Thursday, September 04, 2014

Vuln bounties are now the norm

When you get sued for a cybersecurity breach (such as in the recent Home Depot case), one of the questions will be "did you follow industry norms?". Your opposition will hire expert witnesses like me to say "no, they didn't".

One of those norms you fail at is "Do you have a vuln bounty program?". These are programs that pay hackers to research and disclose vulnerabilities (bugs) in their products/services. Such bounty programs have proven their worth at companies like Google and Mozilla, and have spread through the industry. The experts in our industry agree: due-diligence in cybersecurity means that you give others an incentive to find and disclose vulnerabilities. Contrariwise, anti-diligence is threatening, suing, and prosecuting hackers for disclosing your vulnerabilities.

There are now two great bounty-as-a-service*** companies "HackerOne" and "BugCrowd" that will help you run such a program. I don't know how much it costs, but looking at their long customer lists, I assume it's not too much.

I point this out because a lot of Internet companies have either announced their own programs, or signed onto the above two services, such as the recent announcement by Twitter. All us experts think it's a great idea and that the tradeoffs are minor. I mean, a lot of us understand tradeoffs, such as why HTTPS is difficult for your website -- we don't see important tradeoffs for vuln bounties. It is now valid to describe this as a "norm" for cybersecurity.

By the way, I offer $100 in BitCoin for vulns in my tools that I publish on GitHub:

*** Hacker1 isn't a "bounty-as-a-service" company but a "vuln coordination". However, all the high-profile customers they highlight offer bounties, so it comes out to much the same thing. They might not handle the bounties directly, but they are certainly helping the bounty process.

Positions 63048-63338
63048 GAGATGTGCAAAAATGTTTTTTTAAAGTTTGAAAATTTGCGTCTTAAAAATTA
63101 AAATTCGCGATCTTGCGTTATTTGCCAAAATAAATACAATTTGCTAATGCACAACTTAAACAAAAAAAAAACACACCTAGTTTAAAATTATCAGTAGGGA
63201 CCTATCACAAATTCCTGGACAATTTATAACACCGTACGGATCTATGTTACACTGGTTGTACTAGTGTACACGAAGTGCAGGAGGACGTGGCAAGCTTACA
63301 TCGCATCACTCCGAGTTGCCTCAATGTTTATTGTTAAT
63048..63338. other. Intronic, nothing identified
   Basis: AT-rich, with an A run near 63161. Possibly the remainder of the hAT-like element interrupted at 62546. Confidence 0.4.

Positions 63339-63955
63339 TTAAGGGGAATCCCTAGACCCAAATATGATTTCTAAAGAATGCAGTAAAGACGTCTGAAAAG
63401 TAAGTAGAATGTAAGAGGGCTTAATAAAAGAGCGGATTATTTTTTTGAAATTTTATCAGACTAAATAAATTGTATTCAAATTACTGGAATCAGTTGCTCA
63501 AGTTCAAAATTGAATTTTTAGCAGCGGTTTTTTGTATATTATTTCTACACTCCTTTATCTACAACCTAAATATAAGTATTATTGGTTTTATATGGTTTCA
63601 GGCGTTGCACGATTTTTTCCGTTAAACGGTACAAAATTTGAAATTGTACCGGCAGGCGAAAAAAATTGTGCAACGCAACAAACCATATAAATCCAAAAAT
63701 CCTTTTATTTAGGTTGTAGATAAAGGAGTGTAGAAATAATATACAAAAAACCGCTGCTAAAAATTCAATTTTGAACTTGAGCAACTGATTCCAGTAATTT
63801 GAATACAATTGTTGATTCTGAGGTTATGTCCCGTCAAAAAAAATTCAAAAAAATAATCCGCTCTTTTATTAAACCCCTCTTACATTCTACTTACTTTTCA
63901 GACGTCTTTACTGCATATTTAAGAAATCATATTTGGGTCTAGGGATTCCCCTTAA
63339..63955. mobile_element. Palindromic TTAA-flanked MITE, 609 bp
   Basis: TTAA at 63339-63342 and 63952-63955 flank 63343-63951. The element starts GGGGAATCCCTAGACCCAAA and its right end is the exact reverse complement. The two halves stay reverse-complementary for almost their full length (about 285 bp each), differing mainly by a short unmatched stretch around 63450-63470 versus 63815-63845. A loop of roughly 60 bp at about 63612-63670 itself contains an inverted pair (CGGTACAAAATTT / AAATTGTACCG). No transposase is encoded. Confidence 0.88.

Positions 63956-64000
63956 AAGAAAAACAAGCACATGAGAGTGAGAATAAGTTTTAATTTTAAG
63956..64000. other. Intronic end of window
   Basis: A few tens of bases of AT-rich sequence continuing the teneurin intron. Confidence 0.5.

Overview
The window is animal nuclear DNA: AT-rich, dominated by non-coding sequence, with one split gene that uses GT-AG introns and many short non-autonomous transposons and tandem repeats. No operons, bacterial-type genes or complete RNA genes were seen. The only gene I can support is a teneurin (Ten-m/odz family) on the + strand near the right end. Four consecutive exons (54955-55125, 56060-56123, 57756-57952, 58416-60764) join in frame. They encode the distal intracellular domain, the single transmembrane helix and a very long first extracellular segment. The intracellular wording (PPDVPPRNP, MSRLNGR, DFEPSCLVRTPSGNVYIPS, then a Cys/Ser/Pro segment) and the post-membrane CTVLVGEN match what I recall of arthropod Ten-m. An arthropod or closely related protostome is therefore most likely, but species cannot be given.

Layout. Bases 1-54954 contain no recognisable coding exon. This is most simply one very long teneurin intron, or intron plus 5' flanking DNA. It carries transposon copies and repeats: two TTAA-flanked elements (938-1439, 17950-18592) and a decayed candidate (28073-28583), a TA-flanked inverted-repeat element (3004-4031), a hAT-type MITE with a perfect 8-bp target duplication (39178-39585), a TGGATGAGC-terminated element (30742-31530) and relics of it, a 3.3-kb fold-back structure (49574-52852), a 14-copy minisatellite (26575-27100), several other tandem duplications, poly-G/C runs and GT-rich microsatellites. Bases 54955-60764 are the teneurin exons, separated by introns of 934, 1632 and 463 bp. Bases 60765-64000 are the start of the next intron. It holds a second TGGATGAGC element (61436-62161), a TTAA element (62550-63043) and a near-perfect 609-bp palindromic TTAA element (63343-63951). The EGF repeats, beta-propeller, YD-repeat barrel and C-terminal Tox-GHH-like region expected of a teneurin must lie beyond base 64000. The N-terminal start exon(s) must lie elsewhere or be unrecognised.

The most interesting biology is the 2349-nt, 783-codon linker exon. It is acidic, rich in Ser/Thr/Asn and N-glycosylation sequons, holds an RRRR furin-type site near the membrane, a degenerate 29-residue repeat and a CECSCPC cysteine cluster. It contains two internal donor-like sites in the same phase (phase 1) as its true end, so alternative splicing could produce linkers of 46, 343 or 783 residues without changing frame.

Update: One important tradeoff is that is that such bounty programs attract a lot of noise from idiots, such as "your website doesn't use SSL, now gimme my bounty" [from @beauwoods]. Therefore, even if you have no vulnerabilities, there is some cost to such programs. That's why BugCrowd and Hacker1 are useful: they can more efficiently sift through the noise than your own organization. However, this highlights a problem in your organization: if you don't have the expertise to filter through such noise (and many organizations don't), then you don't have the expertise to run a bug bounty program. However, this also means you aren't in a position to be trusted.

Update: Another cost [from @JardineSoftware] is that by encouraging people to test your site, you'll increase the number of false-positives on your IDS. It'll be harder now to distinguish testers from attackers. That's not a concern: the real issue is that you spend far too much time looking at inbound attacks already and not enough at successful outbound exfiltration of data. If encouraging testers doubles the number of IDS alerts, then that's a good thing not a bad thing.

Update: You want to learn about cybersecurity? Then just read what's in/out of scope for the Yahoo! bounty:

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